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Looking both ways

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On what psychologist deem the most depressing day of the year, Michael Watson gives thought to the 'bleak house' of dentistry

January was named after the Roman God of the doorway, Janus, usually depicted with two heads looking backwards and forwards. Looking back over the 50 and more years, I have been in dentistry and, looking forward as a newly qualified dentist might, I am struck by major differences.

Back then, one had every expectation of spending one’s professional life in the NHS, for most of the time in the same practice. Even when working as an associate you had the guarantee of your individual contract with the NHS.

'As one older dentist told me once, the only things standing in the way of financial success for a young man were slow horses or fast women'

The harder you worker the more money you earned. There were no university tuition fees to repay and you could expect to earn enough to but a practice, start a family and buy a house. As one older dentist told me once, the only things standing in the way of financial success for a young man were slow horses or fast women.

Your word was law in the practice, and there were opportunities to improve your professional knowledge by taking on more complex cases. Finally, you could sell your practice goodwill and retire on a generous NHS pension.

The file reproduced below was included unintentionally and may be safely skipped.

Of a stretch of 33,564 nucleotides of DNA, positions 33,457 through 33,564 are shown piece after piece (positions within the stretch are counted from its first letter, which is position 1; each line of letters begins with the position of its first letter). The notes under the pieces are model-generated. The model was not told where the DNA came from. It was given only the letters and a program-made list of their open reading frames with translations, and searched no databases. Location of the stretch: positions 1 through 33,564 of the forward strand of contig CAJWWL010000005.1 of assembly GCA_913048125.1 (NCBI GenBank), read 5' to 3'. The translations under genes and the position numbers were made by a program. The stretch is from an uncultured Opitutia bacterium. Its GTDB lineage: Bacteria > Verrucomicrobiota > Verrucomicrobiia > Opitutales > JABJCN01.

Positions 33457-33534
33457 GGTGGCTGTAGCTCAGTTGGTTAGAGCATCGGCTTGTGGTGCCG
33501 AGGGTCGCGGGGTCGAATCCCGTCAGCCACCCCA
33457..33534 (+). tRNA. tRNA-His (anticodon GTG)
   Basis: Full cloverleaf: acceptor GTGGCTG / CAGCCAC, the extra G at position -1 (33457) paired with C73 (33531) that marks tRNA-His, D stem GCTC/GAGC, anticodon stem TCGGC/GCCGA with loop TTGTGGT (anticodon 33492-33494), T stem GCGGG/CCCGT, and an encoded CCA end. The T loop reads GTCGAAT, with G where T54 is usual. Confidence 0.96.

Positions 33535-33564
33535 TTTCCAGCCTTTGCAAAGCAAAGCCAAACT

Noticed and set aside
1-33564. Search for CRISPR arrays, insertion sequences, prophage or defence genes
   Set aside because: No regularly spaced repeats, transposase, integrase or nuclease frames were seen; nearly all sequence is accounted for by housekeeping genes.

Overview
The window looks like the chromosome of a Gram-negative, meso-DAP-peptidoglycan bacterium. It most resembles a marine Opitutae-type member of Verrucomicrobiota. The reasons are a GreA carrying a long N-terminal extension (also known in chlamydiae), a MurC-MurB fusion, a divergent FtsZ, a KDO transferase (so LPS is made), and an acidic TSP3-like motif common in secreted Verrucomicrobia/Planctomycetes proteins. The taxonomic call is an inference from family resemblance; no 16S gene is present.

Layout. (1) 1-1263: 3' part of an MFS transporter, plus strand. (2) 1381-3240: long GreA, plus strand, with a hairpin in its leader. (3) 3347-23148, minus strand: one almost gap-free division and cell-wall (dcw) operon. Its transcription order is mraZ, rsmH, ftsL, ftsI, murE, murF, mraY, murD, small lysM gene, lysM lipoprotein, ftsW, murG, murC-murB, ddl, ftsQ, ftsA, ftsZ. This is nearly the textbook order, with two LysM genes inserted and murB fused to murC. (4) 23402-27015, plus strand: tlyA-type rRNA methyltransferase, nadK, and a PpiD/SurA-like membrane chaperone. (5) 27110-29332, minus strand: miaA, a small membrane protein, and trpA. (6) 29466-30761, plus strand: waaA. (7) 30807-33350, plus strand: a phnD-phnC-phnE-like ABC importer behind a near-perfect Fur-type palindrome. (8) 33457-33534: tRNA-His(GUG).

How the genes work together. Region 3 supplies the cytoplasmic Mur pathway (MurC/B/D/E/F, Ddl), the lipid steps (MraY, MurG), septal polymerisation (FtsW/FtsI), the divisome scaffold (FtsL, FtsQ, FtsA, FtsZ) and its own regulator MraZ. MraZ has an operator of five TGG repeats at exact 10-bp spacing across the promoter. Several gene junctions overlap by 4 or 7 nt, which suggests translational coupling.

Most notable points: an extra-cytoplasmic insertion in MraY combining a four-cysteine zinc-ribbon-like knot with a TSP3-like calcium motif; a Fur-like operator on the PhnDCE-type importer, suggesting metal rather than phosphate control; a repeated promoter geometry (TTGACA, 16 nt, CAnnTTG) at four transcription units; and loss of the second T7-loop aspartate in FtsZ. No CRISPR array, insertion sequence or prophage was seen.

Compare these ‘great expectations’ with the ‘bleak house’ that faces today’s graduate. They leave university with massive student debt and can only work in the NHS as an associate once they have completed foundation training.

Last year, 35 graduates failed to get a place on these courses, their career was blighted at the first hurdle. Even once through the training, there is no guarantee of a position as an associate.

They will be in competition with dentists from the EU prepared to work for low salaries. Much of the dentistry currently being piloted in England can be, and is being, carried out by dental care professionals. There is a real and increasing danger of dentists being unemployed, something inconceivable only 10 years ago.

What of the chances of owning a practice and having an NHS contract? Even now three quarters of all dentists are associates, working in practices owned by other dentists or corporates. The possibilities of a career enjoyed by the older dentist are being denied to their successors.

In 2013, I will be writing about the plight of the younger generation of dentists and what can and should be done about them.

By Michael Watson, news correspondent

 

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